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Define Chicana Feminism Essays


"Chicana Feminism" is a complex concept and practice that incorporates a wide variety of ideas and theories and cannot be easily defined. However, my particular concept of Chicana Feminism incorporates intersectionality; the act of claiming your gender and race/ethnicity/culture simultaneously, without placing one identity over the other. Identifying as a Chicana means more than just identifying with Mexican culture, it is also a political stance that involves a political and social awareness of existing inequalities.

Similar to second wave feminism in the U.S. , "Chicana Feminism" seeks to achieve social, political, and economic equality among the sexes, as well as incorporating a political stance and direct opposition to the evils of patriarchy. Furthermore, Chicana Feminism analyzes and recognizes numerous other forms of dis-empowerment and oppression such as racism, homophobia, and class inequality, in hopes of giving a voice to the silenced.

Chicana Feminists seek liberation and emancipation from both sexism and racism. Chicanas and Chicanos belong to a race and culture that is constantly under attack because it is construed as negative and inferior in comparison to the dominant American culture. Chicana Feminists want to destroy this misconception of inferiority and achieve cultural integrity and dignity for all Chicana/os.

Chicana Feminism emerged in the mid 1960's, in the midst of an era categorized by radical organization and mobilization by many minority groups in the U.S. that felt un-represented and discriminated against. Following the Civil Rights Movement, many separate movements began to emerge, including The Chicano Movement and The Feminist Movement (also commonly known as the Second wave of feminism).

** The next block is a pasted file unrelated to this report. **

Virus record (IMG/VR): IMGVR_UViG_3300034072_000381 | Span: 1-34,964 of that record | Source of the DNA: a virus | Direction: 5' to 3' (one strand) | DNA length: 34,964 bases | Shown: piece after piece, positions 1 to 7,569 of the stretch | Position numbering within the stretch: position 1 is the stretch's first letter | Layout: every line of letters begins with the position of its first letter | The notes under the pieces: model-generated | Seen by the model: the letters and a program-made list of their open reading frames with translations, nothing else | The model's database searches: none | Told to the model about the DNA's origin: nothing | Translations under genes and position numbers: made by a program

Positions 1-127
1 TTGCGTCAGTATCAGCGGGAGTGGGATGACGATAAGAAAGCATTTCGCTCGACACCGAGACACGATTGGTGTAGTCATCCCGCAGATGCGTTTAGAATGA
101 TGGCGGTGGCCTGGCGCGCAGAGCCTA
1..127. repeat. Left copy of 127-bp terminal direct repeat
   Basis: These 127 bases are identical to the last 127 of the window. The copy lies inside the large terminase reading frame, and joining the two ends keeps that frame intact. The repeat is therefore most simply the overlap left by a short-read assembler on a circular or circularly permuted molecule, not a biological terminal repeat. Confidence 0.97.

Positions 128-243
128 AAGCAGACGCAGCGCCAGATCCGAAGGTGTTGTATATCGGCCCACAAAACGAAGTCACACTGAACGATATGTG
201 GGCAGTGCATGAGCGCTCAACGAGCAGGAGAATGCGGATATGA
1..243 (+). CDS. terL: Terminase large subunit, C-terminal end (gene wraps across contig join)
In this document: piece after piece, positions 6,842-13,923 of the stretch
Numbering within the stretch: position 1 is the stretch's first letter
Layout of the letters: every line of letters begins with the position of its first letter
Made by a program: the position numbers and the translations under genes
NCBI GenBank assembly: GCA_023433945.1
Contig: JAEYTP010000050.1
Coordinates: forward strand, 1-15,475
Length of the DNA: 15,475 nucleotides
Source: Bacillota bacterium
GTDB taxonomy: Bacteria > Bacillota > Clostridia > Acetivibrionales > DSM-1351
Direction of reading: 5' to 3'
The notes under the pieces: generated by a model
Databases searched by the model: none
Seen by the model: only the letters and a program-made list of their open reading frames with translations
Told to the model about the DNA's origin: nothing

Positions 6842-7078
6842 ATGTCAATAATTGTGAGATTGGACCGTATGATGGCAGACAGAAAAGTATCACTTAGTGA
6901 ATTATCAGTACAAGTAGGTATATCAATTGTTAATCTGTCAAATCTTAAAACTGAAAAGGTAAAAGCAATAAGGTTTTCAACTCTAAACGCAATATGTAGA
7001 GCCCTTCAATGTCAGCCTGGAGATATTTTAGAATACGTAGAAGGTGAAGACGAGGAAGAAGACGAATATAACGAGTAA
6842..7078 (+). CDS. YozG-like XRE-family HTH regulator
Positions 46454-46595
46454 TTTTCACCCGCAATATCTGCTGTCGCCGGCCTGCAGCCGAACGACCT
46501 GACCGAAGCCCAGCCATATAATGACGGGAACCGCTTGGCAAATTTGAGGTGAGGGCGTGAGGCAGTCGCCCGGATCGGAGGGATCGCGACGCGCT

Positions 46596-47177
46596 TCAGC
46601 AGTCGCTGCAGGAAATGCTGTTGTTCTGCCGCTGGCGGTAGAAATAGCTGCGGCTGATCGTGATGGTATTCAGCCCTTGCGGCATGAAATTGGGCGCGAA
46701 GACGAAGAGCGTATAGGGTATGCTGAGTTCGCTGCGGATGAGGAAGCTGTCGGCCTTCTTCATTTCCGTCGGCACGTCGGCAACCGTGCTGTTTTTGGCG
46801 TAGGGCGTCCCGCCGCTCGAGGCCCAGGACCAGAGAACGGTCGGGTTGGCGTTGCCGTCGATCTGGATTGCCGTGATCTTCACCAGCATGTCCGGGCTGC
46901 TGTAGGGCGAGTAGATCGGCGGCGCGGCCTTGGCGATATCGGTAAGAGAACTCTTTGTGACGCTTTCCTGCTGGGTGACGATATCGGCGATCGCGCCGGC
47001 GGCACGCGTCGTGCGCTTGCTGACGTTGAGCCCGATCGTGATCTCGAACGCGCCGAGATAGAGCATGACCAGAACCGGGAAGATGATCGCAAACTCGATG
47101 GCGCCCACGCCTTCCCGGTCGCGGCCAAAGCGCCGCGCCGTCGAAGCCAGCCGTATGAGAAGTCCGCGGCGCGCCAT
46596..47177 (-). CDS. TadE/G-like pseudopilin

Although the Chicano movement included respectful aims for the Chicano community such as embracing their cultural nationalism, it remained largely a male-centered movement that ignored the importance and issues of Chicanas.

On the flip side, the Anglo Feminist Movement in the mid 1960's was comprised primarily of women whom were white American and middle to upper class. Although they fought for equality for women in government, employment and labor unions, their sole focus on gender inequality was erroneous because they failed to acknowledge the implications of other factors such as race/ethnicity, sexuality, class and how these factors can work together to further oppress certain groups of people.

Consequently, Chicanas felt excluded from both The Chicano Movement and The Anglo Feminist Movement. In response to this exclusion, Chicanas created their own branch of feminism that helped the "Chicana" become recognized as a valuable asset in her community. Chicanas could not rely on the men in the Chicano movement or the women in the White Feminist Movement. Each of these movements wanted Chicanas to sacrifice her needs for the larger movement. Chicanas were often told by both movements that they had to choose between being women and being Chicana. Which begs the question: Why can't we be recognized as both simultaneously?

Photo Credit:Ernestina Garcia

Chicana feminism, also called Xicanisma,[1][better source needed] is a sociopolitical movement in the United States that analyzes the historical, cultural, spiritual, educational, and economic intersections of Mexican-American women that identify as Chicana. Chicana feminism challenges the stereotypes that Chicanas face across lines of gender, ethnicity, race, class, and sexuality. Most importantly, Chicana feminism serves as a movement, theory and praxis that helps women reclaim their existence between and among the Chicano Movement and American feminist movements.[2]